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Church of St Mary

A Grade I Listed Building in Long Wittenham, Oxfordshire

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Latitude: 51.6425 / 51°38'33"N

Longitude: -1.2088 / 1°12'31"W

OS Eastings: 454848

OS Northings: 194043

OS Grid: SU548940

Mapcode National: GBR 90C.TG0

Mapcode Global: VHCY8.0ZB7

Plus Code: 9C3WJQVR+2F

Entry Name: Church of St Mary

Listing Date: 14 June 1963

Last Amended: 4 November 1986

Grade: I

Source: Historic England

Source ID: 1368798

English Heritage Legacy ID: 248688

Location: Long Wittenham, South Oxfordshire, Oxfordshire, OX14

County: Oxfordshire

Civil Parish: Long Wittenham

Built-Up Area: Long Wittenham

Traditional County: Berkshire

Lieutenancy Area (Ceremonial County): Oxfordshire

Church of England Parish: Long Wittenham with Little Wittenham

Church of England Diocese: Oxford

Tagged with: Church building

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Listing Text

SU5494 (North side)
8/75 Church of St. Mary
14/06/63 (Formerly listed as Church of
St. Mary Virgin)


Church. C12; C13 south aisle; c.1300 south transept; C14 north aisle and south
porch; C15 tower; chancel rebuilt c.1850 by George Gilbert Scott with some
re-used windows. Sandstone rubble with stone dressings; old plain-tile roof to
transept and chancel; roofs of nave, aisles and tower not visible. 6-bay aisled
nave, south transept, chancel and west tower. Open timber-framed gabled porch
with C15 double plank doors to 2-centre archway. Shaped bargeboards with ogee
mouldings. Open balustrade to sides. Crown-post roof with arch braces with
carved faces to ends. Ribbed and studded double door to 2-centre arched doorway
with hood mould with carved faces to end stops. Two 2-light reticulated tracery
windows to left. Window of 3 pointed trefoiled lights and sex-foiled circle to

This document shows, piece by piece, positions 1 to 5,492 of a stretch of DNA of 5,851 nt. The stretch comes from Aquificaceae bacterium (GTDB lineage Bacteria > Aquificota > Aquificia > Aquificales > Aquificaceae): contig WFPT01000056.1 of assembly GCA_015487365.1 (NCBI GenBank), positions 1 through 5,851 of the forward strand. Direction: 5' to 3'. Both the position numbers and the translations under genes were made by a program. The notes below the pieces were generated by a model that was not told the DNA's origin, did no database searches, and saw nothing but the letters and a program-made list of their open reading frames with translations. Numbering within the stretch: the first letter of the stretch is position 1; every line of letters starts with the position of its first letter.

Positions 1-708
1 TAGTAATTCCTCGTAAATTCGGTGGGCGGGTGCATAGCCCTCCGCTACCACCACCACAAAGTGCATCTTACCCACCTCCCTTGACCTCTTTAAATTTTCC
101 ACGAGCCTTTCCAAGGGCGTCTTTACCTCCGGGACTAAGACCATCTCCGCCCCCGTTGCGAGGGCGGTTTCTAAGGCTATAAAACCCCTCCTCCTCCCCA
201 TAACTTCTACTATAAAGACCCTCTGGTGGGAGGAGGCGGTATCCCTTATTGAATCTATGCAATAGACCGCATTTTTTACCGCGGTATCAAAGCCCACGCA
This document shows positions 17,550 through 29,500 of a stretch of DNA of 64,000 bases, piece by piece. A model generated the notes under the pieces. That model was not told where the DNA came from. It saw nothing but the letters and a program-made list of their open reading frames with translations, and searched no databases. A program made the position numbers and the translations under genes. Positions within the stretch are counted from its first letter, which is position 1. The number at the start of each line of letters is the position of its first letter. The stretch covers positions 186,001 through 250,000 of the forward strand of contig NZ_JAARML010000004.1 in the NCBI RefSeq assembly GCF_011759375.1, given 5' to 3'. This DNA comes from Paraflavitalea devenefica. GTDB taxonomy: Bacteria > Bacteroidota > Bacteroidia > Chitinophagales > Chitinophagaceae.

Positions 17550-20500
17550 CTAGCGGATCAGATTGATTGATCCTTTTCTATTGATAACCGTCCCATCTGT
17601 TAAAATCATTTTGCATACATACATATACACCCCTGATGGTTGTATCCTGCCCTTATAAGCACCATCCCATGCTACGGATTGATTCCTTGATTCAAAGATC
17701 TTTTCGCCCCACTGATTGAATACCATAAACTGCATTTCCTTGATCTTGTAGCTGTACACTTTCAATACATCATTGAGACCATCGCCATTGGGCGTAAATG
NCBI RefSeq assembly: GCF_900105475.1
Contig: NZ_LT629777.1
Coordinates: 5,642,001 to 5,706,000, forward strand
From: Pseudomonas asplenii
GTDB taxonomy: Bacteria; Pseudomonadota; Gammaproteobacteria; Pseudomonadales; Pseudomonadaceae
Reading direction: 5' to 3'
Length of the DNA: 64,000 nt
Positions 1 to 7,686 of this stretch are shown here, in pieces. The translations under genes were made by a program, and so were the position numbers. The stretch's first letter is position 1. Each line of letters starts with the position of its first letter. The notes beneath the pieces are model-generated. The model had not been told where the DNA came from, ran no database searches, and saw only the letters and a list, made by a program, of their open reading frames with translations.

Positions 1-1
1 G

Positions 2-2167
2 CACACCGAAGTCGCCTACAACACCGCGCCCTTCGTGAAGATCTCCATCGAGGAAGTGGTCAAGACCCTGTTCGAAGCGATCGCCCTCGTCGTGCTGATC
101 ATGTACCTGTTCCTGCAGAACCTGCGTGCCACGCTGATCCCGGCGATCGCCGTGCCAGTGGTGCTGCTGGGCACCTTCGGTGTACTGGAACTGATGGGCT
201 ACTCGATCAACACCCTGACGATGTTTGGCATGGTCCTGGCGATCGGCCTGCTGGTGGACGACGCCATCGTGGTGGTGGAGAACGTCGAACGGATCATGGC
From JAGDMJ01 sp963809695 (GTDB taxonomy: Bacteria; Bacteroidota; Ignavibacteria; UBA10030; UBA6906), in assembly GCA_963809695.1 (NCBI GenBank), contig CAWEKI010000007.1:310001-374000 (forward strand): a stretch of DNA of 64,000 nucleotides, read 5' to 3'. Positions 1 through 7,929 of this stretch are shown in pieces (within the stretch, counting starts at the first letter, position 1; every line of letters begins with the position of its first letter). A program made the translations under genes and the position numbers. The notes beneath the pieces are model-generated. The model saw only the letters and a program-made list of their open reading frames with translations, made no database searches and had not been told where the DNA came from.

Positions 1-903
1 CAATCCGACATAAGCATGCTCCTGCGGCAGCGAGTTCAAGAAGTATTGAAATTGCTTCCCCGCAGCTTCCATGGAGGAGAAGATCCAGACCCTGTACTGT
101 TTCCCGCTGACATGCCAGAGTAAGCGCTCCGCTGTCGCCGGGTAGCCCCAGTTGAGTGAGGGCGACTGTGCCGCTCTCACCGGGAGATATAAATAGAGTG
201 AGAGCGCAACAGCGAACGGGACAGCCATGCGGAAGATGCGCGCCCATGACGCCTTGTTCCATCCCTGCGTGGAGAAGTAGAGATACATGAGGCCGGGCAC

end of transept. Paired trefoil lancet to right return of transept with flat
head and hood mould. Paired trefoil lancets with 2-centre arched head to end of
aisle and to left of chancel. 2-centre arched doorway to left of centre of
chancel. 2 lancets to right. Mid C19 window of geometrical tracery to end of
chancel. 3 paired lancets to clerestory of nave. Parapet to nave and aisle
roofs. Tower to left of 3 stages: Romanesque doorway to base; lancet to second
stage, sundial to right; louvred lancet to third stage. Battlemented parapet.
Rear: 2-centre arched doorway to right of centre aisle. 3-light Y-tracery window
to left. 2-light reticulated tracery windows to right and right end of aisle. 3
paired lancets to clerestory of nave. 2-centred arched lancet to left of
chancel. Romanesque lancet to centre, paired lancet to right. Parapet to nave
and aisle roofs. Tower to right: louvred lancet to third stage. 2-light
rectilinear tracery window to left return. Interior: arch-braced roof with 2
rows of wind braces to chancel. C15 Perpendicular roof to nave and aisles.
Trefoil-topped piscina to right of chancel. C17 choir stalls and desks with
richly carved poppy heads to ends and wrought iron candelabra. Romanesque
chancel arch. Early C17 wood pulpit to left with carved panels. North arcade of
3 two-centred arches. South arcade of 4 two-centred arches with tomb-recess
segmental-arch to chancel end. Romanesque lead font on round stone base,
embossed with archbishops in arcade with wheels of sun above, and C17 wood cover
to north aisle. Early C17 screen separates transept from south aisle: pilasters
between open arches with winged heads to spandrels and strapwork decoration.
Piscina to transept: trefoil topped with winged angels to top and damaged
hood-mould over. Carved figure of knight in armour to base. History: original
church built by Walter Giffard, third Earl of Buckingham c.1120. Transept
probably built by the widow of Gilbert de Glare, Earl of Gloucester and of
Hertford. In c.1850 the chancel was rebuilt at the expense of the Rector and
Fellows of Exeter College, Oxford. The choir-stalls and desks were formerly in
Exeter College Chapel, presented in 1875. The screen to the transept was given
to Exeter College Chapel in 1621 by George Hakewill, Chaplain to Prince Charles,
presented to Long Wittenham in 1888. The south porch is reputed to have come
from Lincoln Cathedral.
("A Guide to St. Mary's Church, Long Wittenham" 1981. V.C.H.: Berkshire Vol.IV,
1924, p.388-390, Buildings of England, Berkshire, 1975, p.170-171. Unpublished
memoranda of Reverend J.C. Clutterbuck (copy held by Long Wittenham History

Listing NGR: SU5484894045

This text is from the original listing, and may not necessarily reflect the current setting of the building.

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